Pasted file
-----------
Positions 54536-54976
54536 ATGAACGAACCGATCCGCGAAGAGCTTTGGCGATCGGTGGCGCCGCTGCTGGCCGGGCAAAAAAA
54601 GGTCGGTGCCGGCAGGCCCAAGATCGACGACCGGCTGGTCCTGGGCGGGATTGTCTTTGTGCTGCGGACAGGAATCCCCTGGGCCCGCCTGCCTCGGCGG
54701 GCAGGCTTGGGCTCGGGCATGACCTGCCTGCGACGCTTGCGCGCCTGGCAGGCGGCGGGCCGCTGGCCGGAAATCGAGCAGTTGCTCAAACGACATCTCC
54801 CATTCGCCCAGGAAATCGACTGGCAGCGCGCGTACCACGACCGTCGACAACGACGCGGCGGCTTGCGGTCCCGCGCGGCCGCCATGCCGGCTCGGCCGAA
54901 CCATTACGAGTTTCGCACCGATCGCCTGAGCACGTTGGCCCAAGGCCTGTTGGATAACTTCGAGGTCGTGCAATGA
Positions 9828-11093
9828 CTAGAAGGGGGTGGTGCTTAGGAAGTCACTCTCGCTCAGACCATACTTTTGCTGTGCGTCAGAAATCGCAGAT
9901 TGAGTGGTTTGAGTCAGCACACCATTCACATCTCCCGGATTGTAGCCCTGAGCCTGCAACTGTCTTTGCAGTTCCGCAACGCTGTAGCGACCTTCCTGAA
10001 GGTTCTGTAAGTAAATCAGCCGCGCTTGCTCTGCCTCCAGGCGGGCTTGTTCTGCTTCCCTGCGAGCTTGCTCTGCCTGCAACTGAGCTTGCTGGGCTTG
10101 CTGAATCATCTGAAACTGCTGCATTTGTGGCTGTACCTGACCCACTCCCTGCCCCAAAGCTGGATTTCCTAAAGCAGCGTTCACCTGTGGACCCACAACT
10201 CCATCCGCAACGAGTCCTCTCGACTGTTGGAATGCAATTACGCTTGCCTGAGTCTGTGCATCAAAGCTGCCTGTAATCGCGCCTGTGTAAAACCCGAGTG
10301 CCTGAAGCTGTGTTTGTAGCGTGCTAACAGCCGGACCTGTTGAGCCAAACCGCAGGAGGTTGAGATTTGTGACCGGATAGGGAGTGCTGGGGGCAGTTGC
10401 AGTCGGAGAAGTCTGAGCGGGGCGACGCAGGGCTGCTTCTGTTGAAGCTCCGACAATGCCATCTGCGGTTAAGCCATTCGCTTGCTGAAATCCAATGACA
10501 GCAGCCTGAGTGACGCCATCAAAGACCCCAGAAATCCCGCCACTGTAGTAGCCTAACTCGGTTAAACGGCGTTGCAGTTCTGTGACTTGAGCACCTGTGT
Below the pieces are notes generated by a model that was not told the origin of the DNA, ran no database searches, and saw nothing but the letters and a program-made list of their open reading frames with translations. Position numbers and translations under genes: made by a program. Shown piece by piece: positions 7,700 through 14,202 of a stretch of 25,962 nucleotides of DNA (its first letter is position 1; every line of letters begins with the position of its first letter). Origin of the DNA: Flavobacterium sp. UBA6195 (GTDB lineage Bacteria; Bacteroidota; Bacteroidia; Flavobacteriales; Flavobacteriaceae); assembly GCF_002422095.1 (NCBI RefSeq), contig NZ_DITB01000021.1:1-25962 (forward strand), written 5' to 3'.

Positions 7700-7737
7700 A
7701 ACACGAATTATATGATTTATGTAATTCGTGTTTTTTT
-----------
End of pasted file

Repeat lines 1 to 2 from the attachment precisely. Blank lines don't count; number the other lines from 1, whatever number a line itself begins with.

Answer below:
Positions 54536-54976
54536 ATGAACGAACCGATCCGCGAAGAGCTTTGGCGATCGGTGGCGCCGCTGCTGGCCGGGCAAAAAAA